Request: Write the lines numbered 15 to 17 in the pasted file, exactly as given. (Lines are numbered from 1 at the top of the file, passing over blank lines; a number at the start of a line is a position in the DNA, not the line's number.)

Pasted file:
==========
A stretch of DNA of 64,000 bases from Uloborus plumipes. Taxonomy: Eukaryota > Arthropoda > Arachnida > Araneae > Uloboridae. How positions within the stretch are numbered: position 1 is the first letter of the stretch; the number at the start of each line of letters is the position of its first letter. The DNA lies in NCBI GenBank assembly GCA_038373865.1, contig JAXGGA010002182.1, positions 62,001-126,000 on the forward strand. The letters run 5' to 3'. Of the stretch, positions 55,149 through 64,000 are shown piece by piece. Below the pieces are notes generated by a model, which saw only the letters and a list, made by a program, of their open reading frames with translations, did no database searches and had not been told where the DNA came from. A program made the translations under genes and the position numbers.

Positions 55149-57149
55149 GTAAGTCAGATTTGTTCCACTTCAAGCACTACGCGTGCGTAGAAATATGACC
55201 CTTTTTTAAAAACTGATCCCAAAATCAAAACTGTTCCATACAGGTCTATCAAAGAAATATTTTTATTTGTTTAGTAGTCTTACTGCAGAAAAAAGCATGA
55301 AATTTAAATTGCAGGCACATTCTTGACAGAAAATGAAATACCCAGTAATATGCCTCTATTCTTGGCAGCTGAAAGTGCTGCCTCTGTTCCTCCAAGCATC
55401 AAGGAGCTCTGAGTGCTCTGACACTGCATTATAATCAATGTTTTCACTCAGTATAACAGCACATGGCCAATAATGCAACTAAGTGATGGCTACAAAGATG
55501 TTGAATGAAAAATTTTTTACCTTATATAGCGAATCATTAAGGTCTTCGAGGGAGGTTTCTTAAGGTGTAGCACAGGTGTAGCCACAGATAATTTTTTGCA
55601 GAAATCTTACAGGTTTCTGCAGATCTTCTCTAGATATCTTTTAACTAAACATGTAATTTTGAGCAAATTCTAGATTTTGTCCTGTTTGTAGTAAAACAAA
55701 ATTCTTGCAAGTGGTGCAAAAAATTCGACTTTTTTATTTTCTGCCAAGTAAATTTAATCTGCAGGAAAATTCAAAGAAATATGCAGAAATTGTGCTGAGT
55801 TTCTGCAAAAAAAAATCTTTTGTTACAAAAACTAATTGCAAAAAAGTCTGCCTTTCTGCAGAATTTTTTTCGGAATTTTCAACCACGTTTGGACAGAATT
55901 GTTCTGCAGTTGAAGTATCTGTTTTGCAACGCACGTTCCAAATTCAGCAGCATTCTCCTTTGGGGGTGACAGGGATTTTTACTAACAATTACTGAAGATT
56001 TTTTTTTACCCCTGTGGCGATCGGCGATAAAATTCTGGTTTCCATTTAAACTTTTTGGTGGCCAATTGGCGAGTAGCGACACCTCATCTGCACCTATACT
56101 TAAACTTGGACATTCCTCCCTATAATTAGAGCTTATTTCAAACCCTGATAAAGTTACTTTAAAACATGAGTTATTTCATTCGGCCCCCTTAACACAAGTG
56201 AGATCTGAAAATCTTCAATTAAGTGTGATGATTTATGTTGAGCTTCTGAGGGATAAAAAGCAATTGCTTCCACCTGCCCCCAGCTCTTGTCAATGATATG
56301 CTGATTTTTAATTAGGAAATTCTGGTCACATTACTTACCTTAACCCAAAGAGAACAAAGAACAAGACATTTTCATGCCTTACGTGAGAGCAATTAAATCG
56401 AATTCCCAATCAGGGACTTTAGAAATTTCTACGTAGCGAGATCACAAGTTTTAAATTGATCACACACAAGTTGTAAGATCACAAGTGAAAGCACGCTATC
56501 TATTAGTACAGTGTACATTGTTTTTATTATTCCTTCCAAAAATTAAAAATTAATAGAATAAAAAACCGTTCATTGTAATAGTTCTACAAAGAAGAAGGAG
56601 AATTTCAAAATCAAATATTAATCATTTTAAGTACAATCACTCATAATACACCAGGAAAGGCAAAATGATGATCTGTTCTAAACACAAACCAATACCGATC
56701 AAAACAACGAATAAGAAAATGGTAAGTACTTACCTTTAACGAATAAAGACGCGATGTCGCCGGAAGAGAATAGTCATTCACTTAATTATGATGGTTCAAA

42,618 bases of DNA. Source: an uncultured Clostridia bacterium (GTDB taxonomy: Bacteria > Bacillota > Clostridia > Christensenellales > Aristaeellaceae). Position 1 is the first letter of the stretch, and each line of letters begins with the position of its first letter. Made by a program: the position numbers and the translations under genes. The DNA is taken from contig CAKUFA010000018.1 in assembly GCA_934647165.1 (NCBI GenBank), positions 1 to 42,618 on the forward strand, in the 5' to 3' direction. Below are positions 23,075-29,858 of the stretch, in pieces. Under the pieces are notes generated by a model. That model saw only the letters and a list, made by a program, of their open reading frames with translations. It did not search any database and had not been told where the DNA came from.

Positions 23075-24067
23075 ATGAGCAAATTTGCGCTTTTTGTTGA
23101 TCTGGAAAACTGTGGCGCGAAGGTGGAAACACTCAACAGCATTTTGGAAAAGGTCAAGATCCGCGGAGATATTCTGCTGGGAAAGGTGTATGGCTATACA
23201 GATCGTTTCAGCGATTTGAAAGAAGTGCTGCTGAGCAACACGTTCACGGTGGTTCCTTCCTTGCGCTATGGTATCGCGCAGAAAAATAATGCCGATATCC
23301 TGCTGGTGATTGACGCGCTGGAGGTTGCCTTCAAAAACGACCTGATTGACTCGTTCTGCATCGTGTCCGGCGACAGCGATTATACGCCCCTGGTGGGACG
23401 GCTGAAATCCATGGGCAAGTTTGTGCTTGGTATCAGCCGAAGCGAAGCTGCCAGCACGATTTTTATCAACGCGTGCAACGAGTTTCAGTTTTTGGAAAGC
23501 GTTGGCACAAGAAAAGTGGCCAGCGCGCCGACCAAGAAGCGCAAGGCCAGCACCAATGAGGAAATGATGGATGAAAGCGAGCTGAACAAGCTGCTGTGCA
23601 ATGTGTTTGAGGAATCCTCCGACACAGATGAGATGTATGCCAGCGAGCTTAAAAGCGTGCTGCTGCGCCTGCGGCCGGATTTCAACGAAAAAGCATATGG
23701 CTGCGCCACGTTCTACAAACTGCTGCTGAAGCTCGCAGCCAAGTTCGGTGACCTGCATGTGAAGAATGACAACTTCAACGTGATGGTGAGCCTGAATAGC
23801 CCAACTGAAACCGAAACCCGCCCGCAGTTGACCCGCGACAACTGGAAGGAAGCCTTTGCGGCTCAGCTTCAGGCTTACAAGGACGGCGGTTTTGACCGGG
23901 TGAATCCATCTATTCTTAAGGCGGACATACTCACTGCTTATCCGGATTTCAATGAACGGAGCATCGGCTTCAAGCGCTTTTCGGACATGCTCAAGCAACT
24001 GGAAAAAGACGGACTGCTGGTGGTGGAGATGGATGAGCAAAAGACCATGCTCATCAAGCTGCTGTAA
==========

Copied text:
56301 CTGATTTTTAATTAGGAAATTCTGGTCACATTACTTACCTTAACCCAAAGAGAACAAAGAACAAGACATTTTCATGCCTTACGTGAGAGCAATTAAATCG
56401 AATTCCCAATCAGGGACTTTAGAAATTTCTACGTAGCGAGATCACAAGTTTTAAATTGATCACACACAAGTTGTAAGATCACAAGTGAAAGCACGCTATC
56501 TATTAGTACAGTGTACATTGTTTTTATTATTCCTTCCAAAAATTAAAAATTAATAGAATAAAAAACCGTTCATTGTAATAGTTCTACAAAGAAGAAGGAG